A general overview of the agreement’s articles clearly shows that it gives much more discrete benefits to the Israeli side rather than the Lebanese one, both on the short-term and long-term run. In fact, Israel received full ownership of the Karish field where the production of gas was officially started on October 26. On the other hand, the deal states that the Lebanese-appointed operator, TotalEnergie, will explore and exploit the Qana Prospect “exclusively for Lebanon,” based on a financial agreement to be reached with Israel that ensures the latter would get compensation for its rights in the deposit. Questions arise here on the possibility of not reaching consensus on this financial agreement, and therefore putting exploration at risk. In addition, the agreement does not refer to a procedure to be followed if negotiations between TotalEnergie and Israel on the Qana prospect’s commercialization reach a deadlock, while relying on the mediator’s continuous intervention.
Moreover, the agreement seems to bring a solution only to the Qana and Karish fields’ dispute, but does not provide clarity and procedures for other transboundary deposits along the agreed-upon maritime boundary (Line 23), which can be exploited from either side, leaving the resolution of any potential dispute on these in the hand of the US. A discussion facilitated by the latter is not a binding form of resolution, and procedures and time limits on each mode of resolution should have been put in place. This is accompanied by several ambiguous and shallowly explained articles, that would leave a wide room for breach and future disputes that might arise from both sides along Line 23.
On the transition between the land and the sea, the agreement leaves the resolution of the buoy line—around 5 kilometers from the coast—unilaterally established by Israel in 2000 as the status quo to a further agreement until both parties decide to delimitate their land boundary.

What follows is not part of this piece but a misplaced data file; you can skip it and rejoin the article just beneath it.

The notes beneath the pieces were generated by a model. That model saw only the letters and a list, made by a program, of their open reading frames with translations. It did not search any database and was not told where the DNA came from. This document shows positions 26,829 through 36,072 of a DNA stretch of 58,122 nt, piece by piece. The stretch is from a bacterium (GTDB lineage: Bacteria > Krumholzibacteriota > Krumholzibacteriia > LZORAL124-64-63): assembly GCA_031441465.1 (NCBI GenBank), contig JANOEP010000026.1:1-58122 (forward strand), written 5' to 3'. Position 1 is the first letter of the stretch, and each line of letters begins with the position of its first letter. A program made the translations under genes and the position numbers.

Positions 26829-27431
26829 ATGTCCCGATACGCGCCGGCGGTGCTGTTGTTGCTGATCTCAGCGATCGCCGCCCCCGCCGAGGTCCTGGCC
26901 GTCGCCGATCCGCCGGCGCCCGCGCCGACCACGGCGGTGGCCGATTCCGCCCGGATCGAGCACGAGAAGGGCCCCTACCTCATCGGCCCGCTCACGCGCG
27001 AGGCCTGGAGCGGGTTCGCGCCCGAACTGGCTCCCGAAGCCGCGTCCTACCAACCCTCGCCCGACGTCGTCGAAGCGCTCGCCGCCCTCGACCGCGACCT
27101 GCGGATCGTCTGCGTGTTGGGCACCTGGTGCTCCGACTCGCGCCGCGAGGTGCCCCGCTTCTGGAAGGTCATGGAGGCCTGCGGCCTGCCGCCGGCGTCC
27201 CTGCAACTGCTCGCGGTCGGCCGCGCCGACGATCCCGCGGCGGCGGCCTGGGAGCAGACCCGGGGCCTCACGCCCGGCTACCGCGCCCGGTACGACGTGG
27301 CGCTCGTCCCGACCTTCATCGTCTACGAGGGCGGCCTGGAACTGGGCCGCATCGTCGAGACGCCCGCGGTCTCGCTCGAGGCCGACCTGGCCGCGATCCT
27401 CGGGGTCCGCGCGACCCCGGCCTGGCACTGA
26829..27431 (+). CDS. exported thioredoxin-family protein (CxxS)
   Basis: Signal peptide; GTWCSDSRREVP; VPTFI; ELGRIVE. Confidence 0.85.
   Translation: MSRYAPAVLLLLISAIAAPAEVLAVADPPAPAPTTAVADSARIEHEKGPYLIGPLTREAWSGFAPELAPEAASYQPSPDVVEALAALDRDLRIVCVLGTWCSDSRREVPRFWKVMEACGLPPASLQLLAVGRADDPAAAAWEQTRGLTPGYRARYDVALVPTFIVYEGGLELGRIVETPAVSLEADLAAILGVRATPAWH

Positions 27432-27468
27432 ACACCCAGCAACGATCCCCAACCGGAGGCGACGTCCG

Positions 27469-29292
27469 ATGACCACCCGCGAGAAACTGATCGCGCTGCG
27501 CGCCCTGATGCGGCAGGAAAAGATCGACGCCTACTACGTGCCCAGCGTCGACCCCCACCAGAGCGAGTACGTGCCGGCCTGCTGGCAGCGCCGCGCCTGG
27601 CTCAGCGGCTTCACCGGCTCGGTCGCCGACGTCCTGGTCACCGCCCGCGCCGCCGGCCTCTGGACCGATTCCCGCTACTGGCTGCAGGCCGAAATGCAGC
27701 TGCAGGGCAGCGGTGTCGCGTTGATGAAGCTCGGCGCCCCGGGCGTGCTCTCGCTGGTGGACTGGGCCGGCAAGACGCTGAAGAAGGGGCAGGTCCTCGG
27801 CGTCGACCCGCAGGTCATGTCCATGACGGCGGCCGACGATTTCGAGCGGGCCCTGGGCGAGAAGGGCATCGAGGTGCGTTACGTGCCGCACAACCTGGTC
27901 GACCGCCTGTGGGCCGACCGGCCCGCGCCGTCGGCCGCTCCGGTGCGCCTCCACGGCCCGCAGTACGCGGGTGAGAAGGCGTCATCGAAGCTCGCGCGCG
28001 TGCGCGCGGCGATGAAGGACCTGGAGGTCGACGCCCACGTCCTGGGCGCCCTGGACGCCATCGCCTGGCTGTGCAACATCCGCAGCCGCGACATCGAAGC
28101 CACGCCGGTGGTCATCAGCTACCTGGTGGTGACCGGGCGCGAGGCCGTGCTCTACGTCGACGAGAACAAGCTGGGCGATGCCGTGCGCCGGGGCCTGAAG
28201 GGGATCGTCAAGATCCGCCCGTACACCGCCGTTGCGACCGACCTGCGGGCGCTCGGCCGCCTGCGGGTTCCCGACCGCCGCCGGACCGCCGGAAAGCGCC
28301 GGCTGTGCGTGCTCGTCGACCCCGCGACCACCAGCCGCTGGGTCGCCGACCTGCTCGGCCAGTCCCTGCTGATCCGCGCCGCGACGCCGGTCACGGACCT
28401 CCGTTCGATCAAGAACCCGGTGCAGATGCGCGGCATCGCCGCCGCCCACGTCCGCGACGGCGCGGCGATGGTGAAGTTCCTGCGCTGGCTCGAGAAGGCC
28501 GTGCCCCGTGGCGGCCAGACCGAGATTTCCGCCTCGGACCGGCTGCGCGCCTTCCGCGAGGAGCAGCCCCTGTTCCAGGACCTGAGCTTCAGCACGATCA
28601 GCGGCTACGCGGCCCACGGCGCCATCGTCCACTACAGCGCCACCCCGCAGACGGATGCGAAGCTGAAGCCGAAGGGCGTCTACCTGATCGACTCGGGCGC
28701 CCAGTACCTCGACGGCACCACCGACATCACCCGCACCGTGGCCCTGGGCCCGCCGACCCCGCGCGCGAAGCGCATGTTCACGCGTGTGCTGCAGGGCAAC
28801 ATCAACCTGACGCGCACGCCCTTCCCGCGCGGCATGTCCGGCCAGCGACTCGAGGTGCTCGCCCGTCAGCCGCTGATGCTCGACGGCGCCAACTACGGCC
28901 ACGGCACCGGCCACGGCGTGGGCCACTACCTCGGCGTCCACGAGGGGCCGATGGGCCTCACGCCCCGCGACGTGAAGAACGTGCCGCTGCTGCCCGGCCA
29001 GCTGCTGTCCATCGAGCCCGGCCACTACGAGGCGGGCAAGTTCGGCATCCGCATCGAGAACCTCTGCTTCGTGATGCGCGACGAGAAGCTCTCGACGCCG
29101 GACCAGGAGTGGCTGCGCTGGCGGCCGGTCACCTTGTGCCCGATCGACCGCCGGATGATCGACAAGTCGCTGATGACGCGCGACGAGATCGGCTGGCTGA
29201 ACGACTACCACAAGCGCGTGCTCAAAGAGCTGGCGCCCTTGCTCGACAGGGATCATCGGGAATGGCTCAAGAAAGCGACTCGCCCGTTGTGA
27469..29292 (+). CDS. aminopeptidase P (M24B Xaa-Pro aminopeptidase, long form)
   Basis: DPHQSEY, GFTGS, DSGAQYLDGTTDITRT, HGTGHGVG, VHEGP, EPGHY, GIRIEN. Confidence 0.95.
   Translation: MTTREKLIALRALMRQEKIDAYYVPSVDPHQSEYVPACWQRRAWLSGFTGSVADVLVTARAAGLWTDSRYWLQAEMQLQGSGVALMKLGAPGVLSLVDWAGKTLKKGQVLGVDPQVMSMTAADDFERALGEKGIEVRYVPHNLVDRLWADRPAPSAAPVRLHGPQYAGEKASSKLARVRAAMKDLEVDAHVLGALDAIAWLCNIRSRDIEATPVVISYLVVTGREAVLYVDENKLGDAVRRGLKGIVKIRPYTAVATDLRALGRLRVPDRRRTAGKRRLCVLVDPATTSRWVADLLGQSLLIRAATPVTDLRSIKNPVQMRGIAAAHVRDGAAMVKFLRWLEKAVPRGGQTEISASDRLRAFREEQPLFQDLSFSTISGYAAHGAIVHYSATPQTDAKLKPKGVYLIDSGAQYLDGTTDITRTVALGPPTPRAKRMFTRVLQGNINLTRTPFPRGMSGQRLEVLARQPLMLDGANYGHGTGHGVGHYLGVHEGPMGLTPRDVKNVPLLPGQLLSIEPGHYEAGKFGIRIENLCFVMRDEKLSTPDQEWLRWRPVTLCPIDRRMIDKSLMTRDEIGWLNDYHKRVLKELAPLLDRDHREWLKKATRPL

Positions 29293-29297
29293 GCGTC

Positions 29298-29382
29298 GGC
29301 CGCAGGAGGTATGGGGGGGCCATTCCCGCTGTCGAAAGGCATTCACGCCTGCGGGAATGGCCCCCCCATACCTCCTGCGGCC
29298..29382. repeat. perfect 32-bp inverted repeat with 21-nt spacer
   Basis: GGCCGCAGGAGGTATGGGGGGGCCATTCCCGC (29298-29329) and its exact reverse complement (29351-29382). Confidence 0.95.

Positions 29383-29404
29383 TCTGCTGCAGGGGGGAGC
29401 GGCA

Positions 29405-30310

What does that mean for Lebanon?
Some could see the signature of this long-awaited agreement as a triumph for Lebanon at a very delicate political and geopolitical moment, but this should not allow at any point to announce that the country has become an oil or gas producing country, something that is yet to be proven. The agreement constitutes a step forward in the right direction, despite the ability of the country to have claimed a better deal over the past years.
In the short term, the agreement removes all the political and/or geopolitical arguments that international oil companies used to postpone drilling activities in the two offshore blocks licensed in 2018. Initially, these blocks were licensed to a consortium formed by French giant TotalEnergies (40 percent), Italian ENI (40 percent), and Russian Novatek (20 percent). Yet, some changes took place with Novatek withdrawing from the consortium and transferring their shares to the Lebanese state, which transferred them in turn to TotalEnergies, which currently holds 60 percent of total shares. This 20 percent is expected to be acquired soon by Qatar Energy prior to starting the drilling activities.